Written evidence from Mr John Lazenby [HAB0055]
I am strongly opposed to the idea that anything needs to be done to correct a perceived problem in the lesser rights held by cohabiting partners over Married couples or partners to Civil Partnerships.
Fundamentally, my objections arise from a belief that politicians should promote marriage or civil partnerships, not find new ways to bypass them, because marriage and civil partnership better promote stability for society and for the upbringing of children and therefore greatly benefit both adults and children. The public commitment to Marriage and Civil Partnership have particular legal status and marriage involves long term commitment of the parties. If people freely choose not to make a long term commitment to each other, why should the law treat them the same as married persons? This smacks of the nanny state going overboard unnecessarily to accommodate a tiny minority constituency. Since they always have the alternative choice – to enter marriage or civil partnership – there is no equality issue.
In more detail:
- Marriage/Civil Partnership will be undermined if the same legal rights are given to those who have freely chosen not to be publicly committed to each other.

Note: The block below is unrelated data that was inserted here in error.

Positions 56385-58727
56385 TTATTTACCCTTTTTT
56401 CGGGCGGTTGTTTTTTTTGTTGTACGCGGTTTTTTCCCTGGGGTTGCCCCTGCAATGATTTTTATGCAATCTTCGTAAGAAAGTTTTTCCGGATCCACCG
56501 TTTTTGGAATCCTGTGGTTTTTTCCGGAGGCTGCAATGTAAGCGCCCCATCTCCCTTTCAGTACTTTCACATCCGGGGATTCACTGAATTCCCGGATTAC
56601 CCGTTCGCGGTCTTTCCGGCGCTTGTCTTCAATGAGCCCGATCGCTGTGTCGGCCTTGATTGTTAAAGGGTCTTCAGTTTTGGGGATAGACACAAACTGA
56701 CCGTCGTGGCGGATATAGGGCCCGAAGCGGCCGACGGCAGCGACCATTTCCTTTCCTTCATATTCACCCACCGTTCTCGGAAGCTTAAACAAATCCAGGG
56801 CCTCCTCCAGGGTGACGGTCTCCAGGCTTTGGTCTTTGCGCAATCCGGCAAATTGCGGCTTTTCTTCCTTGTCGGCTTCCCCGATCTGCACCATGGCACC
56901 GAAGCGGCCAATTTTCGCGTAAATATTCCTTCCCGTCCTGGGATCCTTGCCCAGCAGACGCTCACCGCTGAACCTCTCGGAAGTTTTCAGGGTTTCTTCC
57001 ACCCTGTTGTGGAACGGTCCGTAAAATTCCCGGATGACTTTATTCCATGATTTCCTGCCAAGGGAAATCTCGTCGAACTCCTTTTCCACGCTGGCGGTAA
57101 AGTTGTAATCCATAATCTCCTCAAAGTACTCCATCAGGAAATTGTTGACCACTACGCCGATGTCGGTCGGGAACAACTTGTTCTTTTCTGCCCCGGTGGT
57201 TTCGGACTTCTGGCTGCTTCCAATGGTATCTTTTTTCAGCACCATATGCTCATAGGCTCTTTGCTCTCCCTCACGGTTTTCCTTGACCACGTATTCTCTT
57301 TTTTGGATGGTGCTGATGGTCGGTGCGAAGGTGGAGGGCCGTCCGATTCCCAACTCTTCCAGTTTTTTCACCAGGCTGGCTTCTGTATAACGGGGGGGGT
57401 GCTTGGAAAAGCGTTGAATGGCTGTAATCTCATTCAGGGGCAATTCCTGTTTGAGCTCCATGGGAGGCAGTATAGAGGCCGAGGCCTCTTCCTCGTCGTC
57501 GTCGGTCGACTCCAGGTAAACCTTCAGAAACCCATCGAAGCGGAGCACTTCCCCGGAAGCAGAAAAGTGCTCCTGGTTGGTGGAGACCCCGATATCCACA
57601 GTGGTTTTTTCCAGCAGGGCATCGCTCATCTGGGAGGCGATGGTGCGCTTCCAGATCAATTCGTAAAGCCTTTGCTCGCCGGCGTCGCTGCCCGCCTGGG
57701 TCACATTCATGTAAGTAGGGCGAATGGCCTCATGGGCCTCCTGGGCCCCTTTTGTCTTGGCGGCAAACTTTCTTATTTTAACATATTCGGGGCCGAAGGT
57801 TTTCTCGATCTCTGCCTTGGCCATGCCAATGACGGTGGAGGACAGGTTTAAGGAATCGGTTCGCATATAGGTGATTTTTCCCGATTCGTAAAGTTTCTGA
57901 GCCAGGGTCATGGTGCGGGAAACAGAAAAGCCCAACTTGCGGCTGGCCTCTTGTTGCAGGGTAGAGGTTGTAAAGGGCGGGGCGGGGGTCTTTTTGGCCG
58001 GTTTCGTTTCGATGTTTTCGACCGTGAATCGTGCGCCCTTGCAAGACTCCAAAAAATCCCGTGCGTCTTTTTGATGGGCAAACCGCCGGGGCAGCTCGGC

- Cohabitation is much more unstable than marriage. By the time they turn five, 53% of children of cohabiting parents will have experienced their parents’ separation, whereas for five-year-olds with married parents, this is 15%.
- Giving legal rights to cohabitees will encourage cohabitation, which is inherently unstable and so will escalate more family breakdown in society – already costing the public purse over £50bn each year.
- Most of the rights attached to marriage flow naturally from the lifelong commitment. For example, since a couple have committed to one another until death separates them, the law automatically provides for when such a death occurs. This does not apply to those who have not made this commitment, nor should it.
- If it’s true there is a widespread perception that people think cohabiting couples have similar or identical rights to those who are married then there should be an awareness-raising campaign. Not a fundamental legal change which would undermine marriage.
- The difficulties experienced by cohabiting couples are being overstated and can already be addressed by other means. Inheritance concerns can be arranged through a will, for example.
- It’s unclear how the plans could avoid giving housemates rights to one another’s property, and how it would distinguish between lodgers and partners. Marriage makes these key distinctions clear in law.